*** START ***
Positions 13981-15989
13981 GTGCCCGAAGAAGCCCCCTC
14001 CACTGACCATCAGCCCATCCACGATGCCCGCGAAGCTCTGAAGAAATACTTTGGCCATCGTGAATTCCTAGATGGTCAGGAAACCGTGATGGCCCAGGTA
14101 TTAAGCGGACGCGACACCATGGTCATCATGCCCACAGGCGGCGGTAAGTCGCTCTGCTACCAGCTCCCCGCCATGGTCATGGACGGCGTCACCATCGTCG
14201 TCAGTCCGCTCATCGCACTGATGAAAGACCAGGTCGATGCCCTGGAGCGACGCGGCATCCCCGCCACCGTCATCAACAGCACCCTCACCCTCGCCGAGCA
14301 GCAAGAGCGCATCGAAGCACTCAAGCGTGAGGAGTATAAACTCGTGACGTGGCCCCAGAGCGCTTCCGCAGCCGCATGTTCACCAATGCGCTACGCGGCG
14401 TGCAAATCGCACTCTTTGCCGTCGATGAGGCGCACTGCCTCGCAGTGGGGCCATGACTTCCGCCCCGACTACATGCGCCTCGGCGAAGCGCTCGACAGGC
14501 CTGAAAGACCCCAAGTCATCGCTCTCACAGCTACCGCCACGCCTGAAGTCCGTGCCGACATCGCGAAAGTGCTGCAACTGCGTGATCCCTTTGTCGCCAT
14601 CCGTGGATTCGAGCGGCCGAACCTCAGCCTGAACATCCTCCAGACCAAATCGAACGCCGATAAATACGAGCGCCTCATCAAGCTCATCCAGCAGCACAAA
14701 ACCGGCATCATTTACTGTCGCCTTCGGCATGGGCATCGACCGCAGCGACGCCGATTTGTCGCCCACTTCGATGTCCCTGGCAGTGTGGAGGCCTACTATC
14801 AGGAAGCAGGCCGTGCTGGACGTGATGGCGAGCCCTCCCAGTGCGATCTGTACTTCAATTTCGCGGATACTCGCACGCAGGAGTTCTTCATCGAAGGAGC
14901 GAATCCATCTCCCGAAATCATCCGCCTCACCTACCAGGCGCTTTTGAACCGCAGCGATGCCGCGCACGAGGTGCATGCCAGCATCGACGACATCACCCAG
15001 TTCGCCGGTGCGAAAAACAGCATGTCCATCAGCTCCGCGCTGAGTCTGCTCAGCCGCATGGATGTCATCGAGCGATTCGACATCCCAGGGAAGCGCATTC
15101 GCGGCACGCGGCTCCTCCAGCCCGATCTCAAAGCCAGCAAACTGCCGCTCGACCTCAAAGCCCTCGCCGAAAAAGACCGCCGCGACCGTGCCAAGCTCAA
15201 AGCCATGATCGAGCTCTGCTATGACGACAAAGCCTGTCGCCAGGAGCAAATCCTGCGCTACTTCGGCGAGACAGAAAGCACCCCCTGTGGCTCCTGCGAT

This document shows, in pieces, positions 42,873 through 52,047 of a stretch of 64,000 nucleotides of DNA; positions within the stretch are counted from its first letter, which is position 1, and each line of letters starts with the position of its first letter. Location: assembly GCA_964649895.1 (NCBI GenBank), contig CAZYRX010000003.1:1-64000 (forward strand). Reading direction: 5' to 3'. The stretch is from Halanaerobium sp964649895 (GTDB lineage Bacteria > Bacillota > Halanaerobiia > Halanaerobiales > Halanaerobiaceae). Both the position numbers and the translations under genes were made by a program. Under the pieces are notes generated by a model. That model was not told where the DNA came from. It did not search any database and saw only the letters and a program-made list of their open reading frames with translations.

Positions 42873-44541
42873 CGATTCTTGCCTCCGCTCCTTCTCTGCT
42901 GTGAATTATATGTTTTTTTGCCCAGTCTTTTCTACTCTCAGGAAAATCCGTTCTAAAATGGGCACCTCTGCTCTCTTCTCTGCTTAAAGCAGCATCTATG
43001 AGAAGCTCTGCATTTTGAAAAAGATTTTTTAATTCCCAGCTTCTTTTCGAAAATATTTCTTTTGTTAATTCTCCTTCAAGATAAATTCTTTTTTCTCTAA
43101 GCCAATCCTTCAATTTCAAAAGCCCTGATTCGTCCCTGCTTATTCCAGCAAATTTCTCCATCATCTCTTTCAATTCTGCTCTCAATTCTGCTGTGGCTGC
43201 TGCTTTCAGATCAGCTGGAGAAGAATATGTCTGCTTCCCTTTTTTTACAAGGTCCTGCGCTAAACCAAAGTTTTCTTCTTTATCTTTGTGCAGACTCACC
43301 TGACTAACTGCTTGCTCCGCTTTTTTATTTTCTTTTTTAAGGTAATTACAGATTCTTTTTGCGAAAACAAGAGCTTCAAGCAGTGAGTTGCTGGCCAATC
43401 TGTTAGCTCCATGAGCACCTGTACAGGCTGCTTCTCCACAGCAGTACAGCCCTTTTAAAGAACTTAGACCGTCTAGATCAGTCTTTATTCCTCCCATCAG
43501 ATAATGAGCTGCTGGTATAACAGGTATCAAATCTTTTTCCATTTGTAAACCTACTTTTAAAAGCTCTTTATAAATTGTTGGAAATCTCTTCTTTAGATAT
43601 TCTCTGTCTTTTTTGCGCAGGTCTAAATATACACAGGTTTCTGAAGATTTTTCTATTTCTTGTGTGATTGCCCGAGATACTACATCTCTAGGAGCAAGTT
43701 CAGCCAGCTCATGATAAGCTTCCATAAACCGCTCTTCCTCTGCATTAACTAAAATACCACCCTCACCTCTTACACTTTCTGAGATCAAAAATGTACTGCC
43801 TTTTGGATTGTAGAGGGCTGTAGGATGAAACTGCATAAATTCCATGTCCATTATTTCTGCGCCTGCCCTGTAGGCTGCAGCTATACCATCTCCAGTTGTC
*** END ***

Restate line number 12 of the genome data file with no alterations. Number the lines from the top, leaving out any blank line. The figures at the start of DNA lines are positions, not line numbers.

14901 GAATCCATCTCCCGAAATCATCCGCCTCACCTACCAGGCGCTTTTGAACCGCAGCGATGCCGCGCACGAGGTGCATGCCAGCATCGACGACATCACCCAG